“We need to make sure the people in the club are the right people,” he said.

Uber Said to Have Hired Law Firm to Probe How It Handled Delhi Rape Case

Uber Technologies has hired a law firm to investigate how it obtained the medical records of a Delhi woman executive who was raped by an Uber driver in 2014. The review will focus in part on accusations from some current and former employees that bribes were involved, two people familiar with the matter told Reuters.

The law firm O’Melveny & Myers LLP, which is in the early stages of the probe, was hired by the ride service after employees gave contradictory accounts of how Uber obtained the medical records, one of the people said.

The firm is also exploring whether former Chief Executive Travis Kalanick knew how Uber came into possession of the records, the person added.

Kalanick through a spokesman declined to comment. Uber also declined to comment, and O’Melveny & Myers did not respond to a request for comment. Members of Uber’s board were briefed about the investigation in recent days, shortly before five major Uber investors sent a letter to Kalanick to demand his resignation, said the person. The probe was likely one reason the board turned against Kalanick, who stepped down on Tuesday, the first person said.

The investigation is ongoing and has not reached any conclusions on whether Uber improperly obtained the records. Reuters has no evidence that bribery occurred.

The rape survivor from Delhi sued Uber last week, accusing the ride service operator of improperly obtaining and sharing her medical records. The suit said that shortly after the rape occurred, former Uber Asia chief Eric Alexander “met with Delhi police and intentionally obtained plaintiff’s confidential medical records.”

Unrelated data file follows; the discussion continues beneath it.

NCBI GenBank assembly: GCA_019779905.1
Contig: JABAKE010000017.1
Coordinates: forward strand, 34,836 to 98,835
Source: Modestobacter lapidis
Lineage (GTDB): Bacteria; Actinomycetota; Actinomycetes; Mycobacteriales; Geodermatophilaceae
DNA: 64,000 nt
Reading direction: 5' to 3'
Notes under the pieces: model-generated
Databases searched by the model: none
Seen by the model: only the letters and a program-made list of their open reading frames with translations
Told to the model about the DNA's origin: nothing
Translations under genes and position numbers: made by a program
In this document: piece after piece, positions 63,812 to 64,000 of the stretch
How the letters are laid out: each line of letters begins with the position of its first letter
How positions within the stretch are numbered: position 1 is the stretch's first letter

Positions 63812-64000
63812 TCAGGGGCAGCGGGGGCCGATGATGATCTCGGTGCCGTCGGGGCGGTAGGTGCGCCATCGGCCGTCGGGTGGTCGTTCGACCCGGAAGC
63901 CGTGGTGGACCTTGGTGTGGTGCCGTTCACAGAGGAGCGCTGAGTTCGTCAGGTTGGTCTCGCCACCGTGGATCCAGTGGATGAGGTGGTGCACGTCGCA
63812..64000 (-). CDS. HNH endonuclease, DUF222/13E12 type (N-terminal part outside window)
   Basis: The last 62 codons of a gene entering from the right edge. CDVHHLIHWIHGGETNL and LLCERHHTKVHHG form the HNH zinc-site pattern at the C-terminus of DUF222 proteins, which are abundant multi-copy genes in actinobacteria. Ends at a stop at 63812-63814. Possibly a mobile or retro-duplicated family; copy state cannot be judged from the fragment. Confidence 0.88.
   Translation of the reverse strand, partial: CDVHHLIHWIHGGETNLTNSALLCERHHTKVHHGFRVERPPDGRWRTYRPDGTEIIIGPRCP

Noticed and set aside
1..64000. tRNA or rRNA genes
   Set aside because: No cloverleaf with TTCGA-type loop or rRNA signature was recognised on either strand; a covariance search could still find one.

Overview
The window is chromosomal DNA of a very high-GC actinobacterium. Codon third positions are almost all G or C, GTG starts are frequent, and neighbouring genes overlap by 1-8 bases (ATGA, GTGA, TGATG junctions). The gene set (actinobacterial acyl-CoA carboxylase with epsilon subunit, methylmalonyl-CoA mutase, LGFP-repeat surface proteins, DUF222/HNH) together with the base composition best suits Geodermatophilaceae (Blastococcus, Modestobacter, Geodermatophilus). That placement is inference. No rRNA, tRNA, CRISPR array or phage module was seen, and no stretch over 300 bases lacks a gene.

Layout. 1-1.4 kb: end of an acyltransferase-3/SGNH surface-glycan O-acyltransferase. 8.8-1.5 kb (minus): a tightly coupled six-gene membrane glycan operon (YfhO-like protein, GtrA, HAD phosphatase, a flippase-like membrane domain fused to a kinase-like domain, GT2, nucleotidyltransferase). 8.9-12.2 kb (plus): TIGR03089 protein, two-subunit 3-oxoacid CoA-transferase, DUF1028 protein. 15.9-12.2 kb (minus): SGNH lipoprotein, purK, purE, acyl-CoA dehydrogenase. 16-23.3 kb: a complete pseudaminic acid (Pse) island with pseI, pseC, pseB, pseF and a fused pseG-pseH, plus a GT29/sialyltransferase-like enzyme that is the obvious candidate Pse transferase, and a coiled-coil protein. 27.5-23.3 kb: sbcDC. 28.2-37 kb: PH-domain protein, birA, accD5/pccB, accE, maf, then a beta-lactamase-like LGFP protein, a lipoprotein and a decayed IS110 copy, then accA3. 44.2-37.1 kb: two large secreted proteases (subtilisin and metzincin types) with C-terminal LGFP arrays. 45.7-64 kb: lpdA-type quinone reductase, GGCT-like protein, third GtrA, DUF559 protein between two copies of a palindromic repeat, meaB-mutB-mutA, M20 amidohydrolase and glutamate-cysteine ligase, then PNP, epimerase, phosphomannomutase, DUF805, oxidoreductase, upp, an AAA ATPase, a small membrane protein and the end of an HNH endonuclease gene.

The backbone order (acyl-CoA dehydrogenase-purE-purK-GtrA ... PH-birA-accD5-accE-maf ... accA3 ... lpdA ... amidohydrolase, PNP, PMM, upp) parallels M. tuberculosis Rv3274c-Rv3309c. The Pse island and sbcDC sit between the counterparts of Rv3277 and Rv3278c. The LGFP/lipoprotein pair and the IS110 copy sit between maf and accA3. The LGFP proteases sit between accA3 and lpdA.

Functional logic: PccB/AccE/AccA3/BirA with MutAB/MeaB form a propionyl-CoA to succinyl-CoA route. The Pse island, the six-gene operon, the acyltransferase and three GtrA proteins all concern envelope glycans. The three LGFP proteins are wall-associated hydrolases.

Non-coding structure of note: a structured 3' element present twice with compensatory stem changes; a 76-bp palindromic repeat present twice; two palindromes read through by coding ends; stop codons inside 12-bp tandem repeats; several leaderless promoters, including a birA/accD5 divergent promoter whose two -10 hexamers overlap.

Alexander, through spokeswoman Heather Wilson, denied paying any bribes and said that the files containing the victim’s records had been obtained through appropriate, legal methods.

Uber Said to Have Hired Law Firm to Probe How It Handled Delhi Rape Case

A Delhi police spokesman did not answer multiple phone calls from Reuters to seek comment. The rapist was convicted in 2015.

According to a person familiar with conversations between Kalanick and Alexander, the two executives had discussed obtaining the victim’s records because they suspected the rape might have been fabricated by Uber rival Ola to damage the company.

Another person said Alexander showed the medical files to colleagues in New Delhi more than once.

Wilson denied that Alexander had discussed or shared the records with colleagues. She said that Alexander believed the victim was raped and never expressed the view that it was a set up. Uber fired Alexander earlier this month.

Kalanick, 40, announced late on Tuesday that he was resigning as chief executive, though he would remain on the board of Uber. He said he had accepted “the investors’ request to step aside so that Uber can go back to building rather than be distracted with another fight.”

Privately held Uber has grown from startup to a global ride service valued at $68 billion in less than a decade, driven by Kalanick, who set the tone of a company that challenged laws and norms to succeed.

Confidence in Kalanick had been strained this year by claims of sexual harassment in the company and a lawsuit accusing Uber of benefiting from trade secrets stolen from self-driving cartechnology from Alphabet Inc’s Waymo.